Scripture Focus: Joel 2.32
And everyone who calls
on the name of the LORD will be saved;
for on Mount Zion and in Jerusalem
there will be deliverance,
as the LORD has said,
even among the survivors
whom the LORD calls.
5 I cry to you, LORD;
I say, “You are my refuge,
my portion in the land of the living.”
39 The promise is for you and your children and for all who are far off—for all whom the Lord our God will call.”
Reflection: Unprecedented Spirit
By John Tillman
When joyous prophets pour into the streets, people want to know why. This is especially true if this joy comes at a time of suffering, a time of oppression, and a time of sadness.
This was the situation in Jerusalem when the Holy Spirit directed Peter to Joel to describe the experience of being filled with the Spirit of God and explain why men and women, sons and daughters, were prophesying in the streets. (Acts 2.2-21)
Peter’s audience would have also been familiar with the locust images in Joel’s description of the Babylonian invasion. The Roman legions Peter’s contemporaries were familiar with would, perhaps be an even better visual match than the Babylonians had been for Joel’s images of locusts marching in perfect rows of chitinous, armored doom.
Joel’s prophecy was multilayered in meaning. It referred to the near future of the Babylonian invasion. It also foresaw the far future in which the Lord’s armies will destroy evil, dispelling and disposing of the armies of the opposing empires of this world. Afterward, God will cause growth and abundance to replace barrenness and want.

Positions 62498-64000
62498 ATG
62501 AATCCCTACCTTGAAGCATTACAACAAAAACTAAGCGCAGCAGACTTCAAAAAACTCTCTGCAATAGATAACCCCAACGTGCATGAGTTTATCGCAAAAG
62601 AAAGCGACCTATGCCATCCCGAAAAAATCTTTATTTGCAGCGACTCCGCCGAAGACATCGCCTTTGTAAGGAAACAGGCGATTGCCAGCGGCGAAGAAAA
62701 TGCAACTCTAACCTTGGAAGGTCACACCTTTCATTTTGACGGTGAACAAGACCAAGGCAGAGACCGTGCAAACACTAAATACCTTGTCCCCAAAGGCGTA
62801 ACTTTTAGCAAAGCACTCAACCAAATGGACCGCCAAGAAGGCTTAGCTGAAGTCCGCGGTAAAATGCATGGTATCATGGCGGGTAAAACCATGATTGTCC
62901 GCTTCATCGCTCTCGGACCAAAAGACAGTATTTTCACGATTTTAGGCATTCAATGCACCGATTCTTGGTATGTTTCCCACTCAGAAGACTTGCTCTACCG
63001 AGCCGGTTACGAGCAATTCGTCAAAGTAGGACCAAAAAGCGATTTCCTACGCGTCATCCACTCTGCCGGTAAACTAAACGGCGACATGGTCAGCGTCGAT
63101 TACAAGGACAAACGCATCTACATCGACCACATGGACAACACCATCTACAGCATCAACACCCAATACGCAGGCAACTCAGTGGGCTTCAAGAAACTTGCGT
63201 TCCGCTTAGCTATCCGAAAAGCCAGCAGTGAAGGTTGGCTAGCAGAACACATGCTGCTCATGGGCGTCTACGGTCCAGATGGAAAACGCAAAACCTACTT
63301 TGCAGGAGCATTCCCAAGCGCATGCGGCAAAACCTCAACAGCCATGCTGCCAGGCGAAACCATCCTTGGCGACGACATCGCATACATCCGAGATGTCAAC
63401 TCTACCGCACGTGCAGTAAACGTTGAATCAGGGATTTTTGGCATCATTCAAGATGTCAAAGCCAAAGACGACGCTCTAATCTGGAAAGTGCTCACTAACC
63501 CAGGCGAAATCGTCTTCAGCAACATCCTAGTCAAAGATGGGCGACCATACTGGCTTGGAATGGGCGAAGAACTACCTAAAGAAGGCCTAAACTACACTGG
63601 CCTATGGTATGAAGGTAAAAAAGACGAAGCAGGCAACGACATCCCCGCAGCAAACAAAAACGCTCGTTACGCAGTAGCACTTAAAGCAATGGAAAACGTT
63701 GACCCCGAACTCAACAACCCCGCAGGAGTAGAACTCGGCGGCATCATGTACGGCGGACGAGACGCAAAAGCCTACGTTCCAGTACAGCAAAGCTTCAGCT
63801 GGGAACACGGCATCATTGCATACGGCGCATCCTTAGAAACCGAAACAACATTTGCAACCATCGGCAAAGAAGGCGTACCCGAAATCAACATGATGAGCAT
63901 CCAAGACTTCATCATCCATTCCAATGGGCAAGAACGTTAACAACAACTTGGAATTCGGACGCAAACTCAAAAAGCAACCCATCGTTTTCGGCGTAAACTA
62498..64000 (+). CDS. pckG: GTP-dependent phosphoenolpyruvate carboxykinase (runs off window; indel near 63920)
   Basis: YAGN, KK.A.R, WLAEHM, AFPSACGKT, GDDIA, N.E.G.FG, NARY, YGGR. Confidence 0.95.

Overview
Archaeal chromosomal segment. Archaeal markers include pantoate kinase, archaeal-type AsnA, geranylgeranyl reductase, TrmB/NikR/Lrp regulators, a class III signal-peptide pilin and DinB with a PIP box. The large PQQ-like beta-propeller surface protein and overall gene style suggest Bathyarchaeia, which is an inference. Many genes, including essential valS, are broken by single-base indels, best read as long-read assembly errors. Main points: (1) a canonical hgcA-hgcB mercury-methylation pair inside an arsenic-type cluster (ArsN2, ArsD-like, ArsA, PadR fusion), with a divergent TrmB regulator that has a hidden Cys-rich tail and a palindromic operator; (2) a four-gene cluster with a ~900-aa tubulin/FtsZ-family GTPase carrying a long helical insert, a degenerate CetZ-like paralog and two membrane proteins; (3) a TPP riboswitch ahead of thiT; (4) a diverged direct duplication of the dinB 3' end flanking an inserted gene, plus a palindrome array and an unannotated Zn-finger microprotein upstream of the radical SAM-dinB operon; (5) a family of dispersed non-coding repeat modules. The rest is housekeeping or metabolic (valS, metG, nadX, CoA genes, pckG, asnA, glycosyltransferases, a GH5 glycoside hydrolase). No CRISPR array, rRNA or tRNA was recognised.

God himself will repay the suffering caused by evil upon the earth. The explanation for the significance of this prophecy’s fulfillment is also a part of Peter’s Pentecost sermon. God’s victory over evil, his repayment for loss, and the coming of the Holy Spirit to all who call upon him are all direct outcomes of the death and resurrection of Jesus.
The very Spirit promised in Joel and poured out in Acts is a deposit, a guarantee, of the inheritance God has for each of us in Christ. (2 Corinthians 1.22; 5.5; Ephesians 1.13-14)
No matter the disaster that seems to surround us or is on its way, there is time to turn to the Lord. There is a time when he will relent. There is always a time when the Lord will relent.
But relenting only comes after repenting. No matter what we have done in the past, up to and including murdering his only son, we can repent and return to God. And the time for repentance is now. It is always now.
The pouring out of God’s Spirit comes after repentance. It always comes after repentance.
May that day be soon.
And everyone who calls on the name of the LORD will be saved… — Joel 2.32
Divine Hours Prayer: A Reading
Jesus taught us, saying: “Remain in me, as I in you. As a branch cannot bear fruit all by itself, unless it remains part of the vine, neither can you unless you remain in me. I am the vine, you are the branches.” — John 15.4-5
– Divine Hours prayers from The Divine Hours: Prayers for Autumn and Wintertime by Phyllis Tickle
Read more Rend Your Hearts
God will replace what is lost—including replacing our hearts of stone with the pierced-heart of Jesus.
Read more about The Radical Procedure of the Gospel
It’s lovely to think of God giving us a new heart and putting a new Spirit within us. But it is terrifying to admit to the diagnoses that would lead to such a radical procedure.